*:  Another convenient rule of thumb in fiction is this.  At least half the time, when a character from a working-class background is referred to — usually by a girlfriend, a mother, or a mother figure — as smart and talented and great, and is told that they are “too good for this place”, the character is in fact a pretentious, ungrateful, patronizing shit, and deserves to die slowly in whatever rat hole all the poor dumb schnooks he has to hang around with are forever praying he is able to escape.

6 SHOTS LICKED so far.

  1. RJ White
    08/06/2011 at 3:05 PM

    Another good example? Aaron Sorkin trying to write the world’s greatest sketch comedy show in Studio 60. 30 Rock and The Larry Sanders Show got around that problem brilliantly by making their fake shows mediocre-to-awful, when the folks behind them were capable of doing great ones.

  2. LP
    08/06/2011 at 5:16 PM

    Definitely. “Studio 60” is a great example of overreaching by trying to show instead of tell us that such-and-such is brilliant and hilarious. You also see this in any movie or TV show about fictional rock bands: we’re constantly told that they’re (a) the greatest, most popular band in the world or (b) a hot group of up-and-comers that every label is warring to sign. Then when you actually hear them, and their crappy middle-of-the-road music written by a screenwriter instead of a rock star, you’re all “This? Really?”

  3. Nullstellensatz
    08/06/2011 at 5:56 PM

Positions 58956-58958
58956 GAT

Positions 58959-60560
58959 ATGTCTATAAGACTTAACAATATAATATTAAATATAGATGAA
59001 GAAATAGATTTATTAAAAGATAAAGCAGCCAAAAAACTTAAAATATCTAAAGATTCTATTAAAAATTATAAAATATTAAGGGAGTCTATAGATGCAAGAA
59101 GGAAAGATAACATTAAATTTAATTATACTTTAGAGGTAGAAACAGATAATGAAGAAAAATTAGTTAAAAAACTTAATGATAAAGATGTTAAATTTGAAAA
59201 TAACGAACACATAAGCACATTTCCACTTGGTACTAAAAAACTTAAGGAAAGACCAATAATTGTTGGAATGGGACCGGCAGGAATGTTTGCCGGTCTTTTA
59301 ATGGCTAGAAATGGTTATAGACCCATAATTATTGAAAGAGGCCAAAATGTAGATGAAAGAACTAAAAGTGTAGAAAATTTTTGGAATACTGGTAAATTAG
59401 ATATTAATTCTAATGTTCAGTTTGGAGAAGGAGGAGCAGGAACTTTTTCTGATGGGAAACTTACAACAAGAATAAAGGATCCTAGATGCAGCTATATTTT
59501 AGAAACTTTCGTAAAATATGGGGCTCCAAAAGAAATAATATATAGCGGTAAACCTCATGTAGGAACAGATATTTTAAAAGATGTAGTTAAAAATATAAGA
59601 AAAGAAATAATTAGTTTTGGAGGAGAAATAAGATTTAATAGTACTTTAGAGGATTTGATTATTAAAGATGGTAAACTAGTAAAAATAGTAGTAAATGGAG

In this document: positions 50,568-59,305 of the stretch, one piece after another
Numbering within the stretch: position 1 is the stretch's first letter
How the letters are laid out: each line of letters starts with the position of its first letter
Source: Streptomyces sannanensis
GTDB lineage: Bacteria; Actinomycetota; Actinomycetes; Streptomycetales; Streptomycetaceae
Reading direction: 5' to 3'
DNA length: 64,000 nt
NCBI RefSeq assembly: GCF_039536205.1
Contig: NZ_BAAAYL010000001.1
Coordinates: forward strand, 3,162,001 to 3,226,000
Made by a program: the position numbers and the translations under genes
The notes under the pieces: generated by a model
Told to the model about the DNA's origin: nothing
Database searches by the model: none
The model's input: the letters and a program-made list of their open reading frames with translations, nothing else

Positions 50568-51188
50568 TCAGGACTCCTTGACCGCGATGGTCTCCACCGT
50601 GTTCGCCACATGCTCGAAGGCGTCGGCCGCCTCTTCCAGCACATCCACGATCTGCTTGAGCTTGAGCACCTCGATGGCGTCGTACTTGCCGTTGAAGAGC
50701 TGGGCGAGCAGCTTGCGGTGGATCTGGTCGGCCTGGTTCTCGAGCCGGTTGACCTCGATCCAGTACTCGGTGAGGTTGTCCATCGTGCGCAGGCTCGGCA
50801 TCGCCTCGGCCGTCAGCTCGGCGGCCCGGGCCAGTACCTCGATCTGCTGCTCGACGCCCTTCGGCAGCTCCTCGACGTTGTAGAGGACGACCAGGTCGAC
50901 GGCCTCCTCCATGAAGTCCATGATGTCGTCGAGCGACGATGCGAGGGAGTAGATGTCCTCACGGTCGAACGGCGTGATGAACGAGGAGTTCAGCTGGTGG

In Neal Stephenson’s “Anathem” there are all these characters who are supposed to be these brilliant mathematicians who come up with this theory about how the Platonic ideal is really a parallel universe. But rather than explain this obviously nonsensical idea away with technobabble, they articulate in great detail the causal relations between the different universes and the “cnöons” or “truth particles” that go from the pure universe to the impure universe to give people knowledge as part of this causal relationship. Then they have a spaceship go in the opposite direction, violating the made-up causal laws that the made-up theory about the made-up universe was based on. Anybody with an undergraduate math degree can easily see where it falls apart.

    What’s worse is that the “brilliant mathematician” characters are supposed to be the good guys, but they spend the whole time arrogantly dismissing and insulting people who are bad at math for being too stupid to realize how brilliant their theory is. So the only readers who could possibly sympathize with the heroes of the novel are precisely the sort of people who should realize that the heroes are full of shit.

  4. Jon Morris
    08/06/2011 at 6:38 PM

    I’m plunging into the vaults of the unread somewhere in the benighted country of comic books here, but Steven T.Seagle’s mainstream memoir “It’s A Bird” – documenting his crisis of conscience and identity upon being asked to handle a writing run on a Superman title, of all the dark midnights of the soul – is one of my favorite examples of the writer overreaching his protagonist’s capabilities.

    It’s all the better because, of course, Seagle himself is the main character and narrator. It’s very much framed in the format of a one-man show, though, so it’s all very tell-don’t-show…

    Following the lengthy cloth-rending wherein Seagle protests “Me, write a superhero comic? Why, I’m not a superhero writer” despite having written several superhero comics prior AND being a co-creator of Ben 10 – a cartoon character as familiar to the short-pants set as Batman and Robin – he expends some balloon-juice explaining that his value to his long-term lover lies entirely in his excellent sense of humor … which is nowhere on fucking display in this somber shoe-gazer. He is literally pictured saying this with his hands in his pockets and his shoulders slouched. It is TERRIFIC.

  5. Jon Morris
    08/06/2011 at 6:38 PM

    Shorter example: Wyld Stallyns.

  6. Professor Coldheart
    08/06/2011 at 8:23 PM

    See also: Finding Forrester.